Cruciferous vegetables such as broccoli, bok choy, and brussels sprouts contain significant amounts of sulforaphane, which has noteworthy anti-cancer properties. This research suggests that cruciferous vegetables have HDAC inhibiting effects, which might explain their anti-cancer properties.

Healthy Muscles: Scientists Identify Pathway That Promotes Muscle Cell Survival In Mice (5/1/07)
Mice genetically engineered with a defective protein called cAMP responsive element binding protein (CREB) have poorly developed muscles. This appears to be related to lack of inhibition of a specific HDAC enzyme when CREB is defective. Investigation revealed that production of an enzyme called salt-inducible kinase-1 (SIK1) is also inhibited in the presence of defective CREB. SIK1 was found to phosphorylate the HDAC protein, which inhibits its histone deacetylation capability. Further experimentation showed that raised SIK1 levels or use of other inhibitors of the HDAC enzyme also restored muscle cell health in the mice with defective CREB. The findings may lead to treatments for diseases that affect cell survival, such as muscular dystrophy, neurodegenerative diseases, and congestive heart failure.

Novel Drug Shows Potential For Treating Leukemia (4/21/07)
HDAC inhibitors, when used in combination with an experimental proteasome inhibitor drug, NPI-0052, were more effective at inhibiting the main enzymatic activity of the proteasome than NPI-0052 alone. Either alone or in combination NPI-0052 was much more effective than bortezomib (marketed as Velcade), the only FDA-approved proteasome inhibitor. Proteasomes clean out mutated or damaged proteins within cells, but in cancer cells this allows unwanted cell growth and reproduction. Proteasome inhibitors block this process, resulting in apoptosis of the malignant cells. Although bortezomib is effective for treating multiple myeloma and mantle cell lymphoma, it is ineffective by itself against leukemia, so NPI-0052 may be a good alternative.

Scientists Induce Cell Death In Leukemia (4/17/07)
The proteasome inhibitor bortezomib when used in combination with either of two HDAC inhibitors (romidepsin and belinostat) was shown in preclinical tests to be very lethal to cultures of human chronic lymphocytic leukemia cells. Other preclinical and clinical data suggest similar synergistic effects of bortezomib in additional cancer cell types.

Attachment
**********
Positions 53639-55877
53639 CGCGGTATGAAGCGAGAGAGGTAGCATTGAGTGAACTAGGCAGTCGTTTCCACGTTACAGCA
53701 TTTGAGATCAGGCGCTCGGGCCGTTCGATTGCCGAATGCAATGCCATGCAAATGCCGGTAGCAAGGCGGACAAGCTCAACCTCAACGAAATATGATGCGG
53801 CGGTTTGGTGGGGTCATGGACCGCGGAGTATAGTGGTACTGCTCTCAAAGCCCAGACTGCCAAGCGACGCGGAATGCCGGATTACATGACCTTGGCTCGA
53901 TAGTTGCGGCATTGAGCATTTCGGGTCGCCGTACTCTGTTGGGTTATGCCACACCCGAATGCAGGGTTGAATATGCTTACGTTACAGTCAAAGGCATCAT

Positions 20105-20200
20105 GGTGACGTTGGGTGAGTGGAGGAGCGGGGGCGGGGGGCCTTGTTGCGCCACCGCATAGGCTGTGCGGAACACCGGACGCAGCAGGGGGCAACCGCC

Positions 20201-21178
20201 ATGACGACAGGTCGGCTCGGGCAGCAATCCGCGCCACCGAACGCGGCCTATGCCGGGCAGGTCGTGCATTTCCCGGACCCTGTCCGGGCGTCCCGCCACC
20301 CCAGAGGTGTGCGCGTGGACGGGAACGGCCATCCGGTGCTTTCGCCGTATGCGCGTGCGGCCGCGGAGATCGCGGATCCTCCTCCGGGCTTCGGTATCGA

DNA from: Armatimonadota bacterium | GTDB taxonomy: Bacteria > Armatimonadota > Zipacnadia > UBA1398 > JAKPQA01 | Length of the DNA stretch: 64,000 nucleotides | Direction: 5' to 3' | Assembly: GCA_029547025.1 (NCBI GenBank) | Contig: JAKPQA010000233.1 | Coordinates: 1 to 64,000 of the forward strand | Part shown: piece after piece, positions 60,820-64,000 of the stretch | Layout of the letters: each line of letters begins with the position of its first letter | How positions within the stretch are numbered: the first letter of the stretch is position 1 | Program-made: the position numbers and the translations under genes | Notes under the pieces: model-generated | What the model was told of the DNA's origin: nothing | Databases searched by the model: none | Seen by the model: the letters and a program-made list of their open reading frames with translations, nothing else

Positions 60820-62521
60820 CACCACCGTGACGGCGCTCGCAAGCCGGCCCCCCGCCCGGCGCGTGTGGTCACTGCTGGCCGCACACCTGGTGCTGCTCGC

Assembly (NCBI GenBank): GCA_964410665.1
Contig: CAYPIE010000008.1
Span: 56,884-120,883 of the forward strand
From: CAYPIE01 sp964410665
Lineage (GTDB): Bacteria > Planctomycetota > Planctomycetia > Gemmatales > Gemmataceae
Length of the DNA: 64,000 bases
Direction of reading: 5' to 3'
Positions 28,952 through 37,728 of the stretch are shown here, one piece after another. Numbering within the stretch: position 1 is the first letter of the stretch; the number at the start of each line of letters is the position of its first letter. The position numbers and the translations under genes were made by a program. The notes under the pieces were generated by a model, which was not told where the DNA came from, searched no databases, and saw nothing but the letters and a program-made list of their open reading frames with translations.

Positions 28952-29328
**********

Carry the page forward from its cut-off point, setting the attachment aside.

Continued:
Treatment Extends Survival In Mouse Model Of Spinal Muscular Atrophy (2/23/07)
Spinal muscular atrophy (SMA) is the most common severe hereditary neurological disease of childhood and is usually fatal. SMA is caused by mutations in a gene called SMN1. A related gene called SMN2 can sometimes produce the SMN protein, but in very small amounts. A drug called trichostatin A (TSA) is a potent HDAC inhibitor that is an antifungal antibiotic and has been found capable of increasing SMN protein production from the SMN2 gene in a mouse model and in cells from SMA patients. Improved survival was observed in the mouse model of SMA.

Two Drugs May Stabilize Plaques In Atherosclerosis (11/15/06)
An anti-fungal drug and an anti-cancer drug – TSA and SAHA (see references elsewhere in this report) – have been reported to decrease cholesterol deposits in the walls of arteries. In this case, the drugs appear to have an anti-inflammatory mechanism. The two compounds decreased inflammatory proteins produced by macrophages taken from normal mice. Such inflammatory proteins can make atherosclerotic plaque unstable. After the macrophages were treated with either TSA or SAHA, dramatic decreases were measured in LDL and total cholesterol in the macrophages. In addition, the drugs prevented macrophages from turning into foam cells inside arterial walls,

Researchers Make Advances In Attacking Leukemia Cells (10/21/05)
This somewhat older research demonstrated that in leukemia cells, HDAC inhibitors also induce changes in a master regulatory protein known as NF-κB, which is involved in regulation of inflammation, cell survival and many other functions. It was found that NF-κB inhibitors dramatically increased the lethality of HDAC inhibitors in various leukemia cell types. Such inhibitors are the subject of great interest as potential anti-inflammatory agents for use in various disorders, such as arthritis and inflammatory bowel disease. The research suggests they may also be valuable in enhancing the antileukemic efficacy of HDAC inhibitors, which have already shown antileukemic activity on their own.

MIT Researchers Uncover New Information About Anti-Aging Gene (2/18/00)
This is old and now well-known research by Leonard Guarente and associates, showing that an anti-aging gene, called Silent Information Regulator (SIR2), is an enzyme – specifically an HDAC enzyme. As such, SIR2 can silence genes in whole sections of a genome. As cells age, problems such as genome instability and inappropriate gene expression surface as genes that had always been turned off sometimes get turned on. SIR2 may forestall such age-related problems, which can lead to cell death. The research team found that yeast cells with an extra copy of SIR2 live longer, while yeast cells without SIR2 have a shorter lifespan. The connection with metabolism (and hence caloric restriction) may stem from a co-enzyme, called nicotinamide adenine dinucleotide (NAD), that is related to metabolism and is required for SIR2 to be activated.